It’s not just mood swings and bloating – your hormones can have some strange effects at that time of the month
Around three-quarters of women have PMS symptoms.1
Premenstrual syndrome is thought to be the result of shifting hormones in the run-up to your period, although women are affected in different ways, and to different degrees.
Common symptoms can include low mood, tearfulness, irritability, breast tenderness, acne flare-ups and fatigue.2
But there are other, more surprising, symptoms you may not have linked to your hormones that can affect you every month. Have you experienced any of the below?
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1. You feel like kicking bad habits
One study published in the journal Nicotine and Tobacco Research in 2015 found female smokers were better able to quit towards the end of their menstrual cycle.3
Scientists think the hormones in your body after you’ve ovulated – but before your period starts – help dampen cravings and may reduce your response to temptation.
While the researchers looked at smoking, they think the effects may be similar for other habits. Why not use that time to crush your sugar cravings or cut down on checking social media?
2. That leg wax may hurt more
Women’s pain threshold tends to lower just before their period, according to Brazilian research.4
Scientists say progesterone has a role in easing pain, but as levels of that hormone drop when you’re premenstrual, you may become more sensitive – making it a bad time to book a bikini wax or eyebrow threading.
3. Your bowels are all over the place
You’re not imagining it; premenstrual syndrome can make you need to go more often! Whether your trips to the loo have increased – or you find you’re straining to go – your hormones are most likely to blame. A 2014 Canadian study found that 73% of women reported digestive symptoms with PMS, including bloating, diarrhoea and constipation.5
Scientists don’t yet fully understand the link, but drink plenty of fluids if you’re affected, as staying hydrated is key for healthy digestion. And if you’re constipated, try upping the amount of fibre you get from foods such as beans, pulses and oats. Taking friendly bacteria could also help rebalance your gut.6
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4. You want to hide away
Been looking forward to that night out for ages, only to find you now want to snuggle up on the sofa with your cat and a box set? The change in hormone levels before your period can lead to social withdrawal.7
A study published in BMC Women’s Health in 2014 examined ‘premenstrual coping’ i.e. the things we do to get us through PMS.8
They found that missing social events was quite common to help us avoid upsetting situations with friends and family at a time when we’re already feeling sensitive. While it’s not worth cancelling that night out, you may want to organise your social calendar so you’re not feeling tearful (or bloated!) before a big do.
5. You can’t sleep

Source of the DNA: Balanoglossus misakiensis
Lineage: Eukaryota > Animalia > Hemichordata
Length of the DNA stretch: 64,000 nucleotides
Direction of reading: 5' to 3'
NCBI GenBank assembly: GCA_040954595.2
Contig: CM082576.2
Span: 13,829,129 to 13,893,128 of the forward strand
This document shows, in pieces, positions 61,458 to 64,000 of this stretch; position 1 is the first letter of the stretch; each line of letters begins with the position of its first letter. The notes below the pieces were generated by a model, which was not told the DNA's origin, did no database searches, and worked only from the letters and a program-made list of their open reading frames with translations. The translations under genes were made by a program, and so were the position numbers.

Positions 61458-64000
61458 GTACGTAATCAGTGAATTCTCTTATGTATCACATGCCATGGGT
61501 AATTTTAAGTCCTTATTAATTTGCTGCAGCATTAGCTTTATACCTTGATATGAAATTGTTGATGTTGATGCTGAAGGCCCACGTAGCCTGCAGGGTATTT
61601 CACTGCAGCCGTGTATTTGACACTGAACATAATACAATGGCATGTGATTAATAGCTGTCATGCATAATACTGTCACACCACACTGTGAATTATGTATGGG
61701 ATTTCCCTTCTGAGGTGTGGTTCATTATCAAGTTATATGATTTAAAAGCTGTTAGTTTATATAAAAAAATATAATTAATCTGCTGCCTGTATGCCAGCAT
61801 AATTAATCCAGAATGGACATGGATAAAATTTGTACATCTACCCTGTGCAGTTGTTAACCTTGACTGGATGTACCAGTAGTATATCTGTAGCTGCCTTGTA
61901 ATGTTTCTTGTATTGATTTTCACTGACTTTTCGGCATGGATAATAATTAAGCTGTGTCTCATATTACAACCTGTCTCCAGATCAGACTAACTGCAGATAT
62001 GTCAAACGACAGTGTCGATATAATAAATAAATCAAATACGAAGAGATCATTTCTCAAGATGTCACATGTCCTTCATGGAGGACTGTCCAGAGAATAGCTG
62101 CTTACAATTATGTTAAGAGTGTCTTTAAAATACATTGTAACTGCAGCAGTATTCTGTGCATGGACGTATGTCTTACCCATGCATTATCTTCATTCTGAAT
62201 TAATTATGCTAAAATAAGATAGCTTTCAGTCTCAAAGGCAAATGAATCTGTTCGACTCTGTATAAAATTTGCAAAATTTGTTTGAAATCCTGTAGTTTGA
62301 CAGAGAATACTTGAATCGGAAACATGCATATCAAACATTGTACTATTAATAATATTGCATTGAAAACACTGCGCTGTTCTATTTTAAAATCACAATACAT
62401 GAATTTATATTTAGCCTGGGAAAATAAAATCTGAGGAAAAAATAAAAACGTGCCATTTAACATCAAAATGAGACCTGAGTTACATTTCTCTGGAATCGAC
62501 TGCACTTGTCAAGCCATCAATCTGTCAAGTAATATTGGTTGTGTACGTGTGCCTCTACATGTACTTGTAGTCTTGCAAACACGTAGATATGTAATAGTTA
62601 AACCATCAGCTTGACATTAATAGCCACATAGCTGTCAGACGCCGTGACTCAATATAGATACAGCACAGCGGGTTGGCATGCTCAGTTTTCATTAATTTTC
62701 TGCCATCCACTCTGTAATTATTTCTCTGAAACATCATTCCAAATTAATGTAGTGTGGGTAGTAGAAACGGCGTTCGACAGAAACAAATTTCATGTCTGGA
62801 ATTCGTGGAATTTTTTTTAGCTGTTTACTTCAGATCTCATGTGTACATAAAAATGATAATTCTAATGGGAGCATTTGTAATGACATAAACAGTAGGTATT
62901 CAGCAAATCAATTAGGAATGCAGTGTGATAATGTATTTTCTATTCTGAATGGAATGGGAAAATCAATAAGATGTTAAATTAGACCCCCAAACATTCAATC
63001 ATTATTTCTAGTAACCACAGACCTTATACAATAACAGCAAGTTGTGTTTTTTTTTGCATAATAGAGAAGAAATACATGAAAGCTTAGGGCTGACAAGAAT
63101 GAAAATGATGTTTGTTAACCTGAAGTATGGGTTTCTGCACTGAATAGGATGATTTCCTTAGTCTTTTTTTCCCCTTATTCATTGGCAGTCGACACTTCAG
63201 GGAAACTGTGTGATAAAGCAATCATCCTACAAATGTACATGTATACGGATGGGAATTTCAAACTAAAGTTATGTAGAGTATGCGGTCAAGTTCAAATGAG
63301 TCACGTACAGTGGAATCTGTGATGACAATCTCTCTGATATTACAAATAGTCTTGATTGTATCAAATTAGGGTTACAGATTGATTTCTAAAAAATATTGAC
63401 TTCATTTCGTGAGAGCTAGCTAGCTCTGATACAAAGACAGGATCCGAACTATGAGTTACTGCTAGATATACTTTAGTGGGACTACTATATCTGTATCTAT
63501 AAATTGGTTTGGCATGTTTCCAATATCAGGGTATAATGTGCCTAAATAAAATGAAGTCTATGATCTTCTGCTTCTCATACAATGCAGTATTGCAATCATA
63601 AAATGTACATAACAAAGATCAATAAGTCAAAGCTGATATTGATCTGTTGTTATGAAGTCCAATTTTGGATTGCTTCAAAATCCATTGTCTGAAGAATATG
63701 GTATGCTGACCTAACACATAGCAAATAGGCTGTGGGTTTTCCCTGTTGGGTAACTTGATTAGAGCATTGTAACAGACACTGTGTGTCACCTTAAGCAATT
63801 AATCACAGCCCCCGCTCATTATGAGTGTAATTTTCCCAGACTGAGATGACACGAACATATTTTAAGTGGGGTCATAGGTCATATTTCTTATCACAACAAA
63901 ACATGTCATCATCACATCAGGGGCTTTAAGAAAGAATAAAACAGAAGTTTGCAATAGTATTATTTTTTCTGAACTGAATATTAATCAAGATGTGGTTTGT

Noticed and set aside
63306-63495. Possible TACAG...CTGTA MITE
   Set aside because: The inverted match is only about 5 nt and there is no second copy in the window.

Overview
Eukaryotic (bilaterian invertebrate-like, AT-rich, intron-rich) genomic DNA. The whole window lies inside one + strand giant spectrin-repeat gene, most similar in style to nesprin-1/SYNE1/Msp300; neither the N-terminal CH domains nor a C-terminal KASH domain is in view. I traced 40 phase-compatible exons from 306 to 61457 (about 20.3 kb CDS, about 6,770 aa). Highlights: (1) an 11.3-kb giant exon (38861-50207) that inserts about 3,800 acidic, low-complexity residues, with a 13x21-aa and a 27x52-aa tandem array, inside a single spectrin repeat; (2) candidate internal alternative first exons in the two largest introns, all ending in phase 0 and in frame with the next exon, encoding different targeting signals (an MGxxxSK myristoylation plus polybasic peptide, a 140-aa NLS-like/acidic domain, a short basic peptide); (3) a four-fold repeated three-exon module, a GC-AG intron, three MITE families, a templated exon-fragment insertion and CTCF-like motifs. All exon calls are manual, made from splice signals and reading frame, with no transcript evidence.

A 2010 clinical review concluded that sleep disturbance is much more common in the second half of your menstrual cycle. This may be due to your menstrual cycle interacting with your circadian rhythm9
– the ‘body clock’ that governs the sleep-wake cycle – leading to less time asleep, and a lack of REM or ‘deep’ sleep.
Your body temperature rises when you’re premenstrual, too, which can disrupt your sleep as you’re too hot to settle. And the worse your PMS, the more you may be affected – the same review found women with Premenstrual syndrome release smaller amounts of sleep hormone melatonin.10
To help you get a good night’s sleep, make sure your bedroom is cool and dark, you don’t drink caffeine or alcohol too close to bedtime, and stop using screens such as smartphones at least an hour before bed.
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Advice is for information only and should not replace medical care. Please check with your GP before trying any remedies.
1. Mayo Clinic. Premenstrual syndrome. Symptoms and causes. Available from: https://www.mayoclinic.org/diseases-conditions/premenstrual-syndrome/symptoms-causes/syc-20376780/
2. As above
3. Franklin TR, et al. Influence of Menstrual Cycle Phase on Neural and Craving Responses to Appetitive Smoking Cues in Naturally Cycling Females. Available from: https://academic.oup.com/ntr/article-abstract/17/4/390/1166557?redirectedFrom=fulltext/
4. de Brito Barbosa M, et al. Evaluation of sensitivity, motor and pain thresholds across the menstrual cycle through medium-frequency transcutaneous electrical nerve stimulation. Available from: https://www.ncbi.nlm.nih.gov/pmc/articles/PMC3714915/
5. Bernstein MT, et al. Gastrointestinal symptoms before and during menses in healthy women. Available from: https://www.ncbi.nlm.nih.gov/pmc/articles/PMC3901893/
6. NHS Choices. Good foods to help your digestion. Available from: https://www.nhs.uk/live-well/eat-well/good-foods-to-help-your-digestion/
7. As Source 1
8. Read JR, Perz J, Ussher JM. Ways of coping with premenstrual change: development and validation of a premenstrual coping measure. Available from: https://www.ncbi.nlm.nih.gov/pmc/articles/PMC3880968/
9. Shechter A. Sleep, Hormones, and Circadian Rhythms throughout the Menstrual Cycle in Healthy Women and Women with Premenstrual Dysphoric Disorder. Available from: https://www.ncbi.nlm.nih.gov/pmc/articles/PMC2817387/
10. As above